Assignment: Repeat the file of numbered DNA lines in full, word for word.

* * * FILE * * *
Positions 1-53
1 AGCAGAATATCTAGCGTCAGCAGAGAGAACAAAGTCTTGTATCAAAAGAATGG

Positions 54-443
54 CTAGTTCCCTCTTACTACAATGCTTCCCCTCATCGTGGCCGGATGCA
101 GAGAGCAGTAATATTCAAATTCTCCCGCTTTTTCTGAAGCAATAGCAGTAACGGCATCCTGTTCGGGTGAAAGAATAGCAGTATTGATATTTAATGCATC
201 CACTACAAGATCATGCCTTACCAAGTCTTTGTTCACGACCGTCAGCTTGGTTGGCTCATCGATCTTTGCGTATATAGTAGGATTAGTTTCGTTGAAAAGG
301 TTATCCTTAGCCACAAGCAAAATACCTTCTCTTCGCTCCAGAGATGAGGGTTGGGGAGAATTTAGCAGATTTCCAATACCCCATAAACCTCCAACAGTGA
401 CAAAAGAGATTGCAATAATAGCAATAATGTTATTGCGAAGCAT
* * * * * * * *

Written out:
Positions 1-53
1 AGCAGAATATCTAGCGTCAGCAGAGAGAACAAAGTCTTGTATCAAAAGAATGG

Positions 54-443
54 CTAGTTCCCTCTTACTACAATGCTTCCCCTCATCGTGGCCGGATGCA
101 GAGAGCAGTAATATTCAAATTCTCCCGCTTTTTCTGAAGCAATAGCAGTAACGGCATCCTGTTCGGGTGAAAGAATAGCAGTATTGATATTTAATGCATC
201 CACTACAAGATCATGCCTTACCAAGTCTTTGTTCACGACCGTCAGCTTGGTTGGCTCATCGATCTTTGCGTATATAGTAGGATTAGTTTCGTTGAAAAGG
301 TTATCCTTAGCCACAAGCAAAATACCTTCTCTTCGCTCCAGAGATGAGGGTTGGGGAGAATTTAGCAGATTTCCAATACCCCATAAACCTCCAACAGTGA
401 CAAAAGAGATTGCAATAATAGCAATAATGTTATTGCGAAGCAT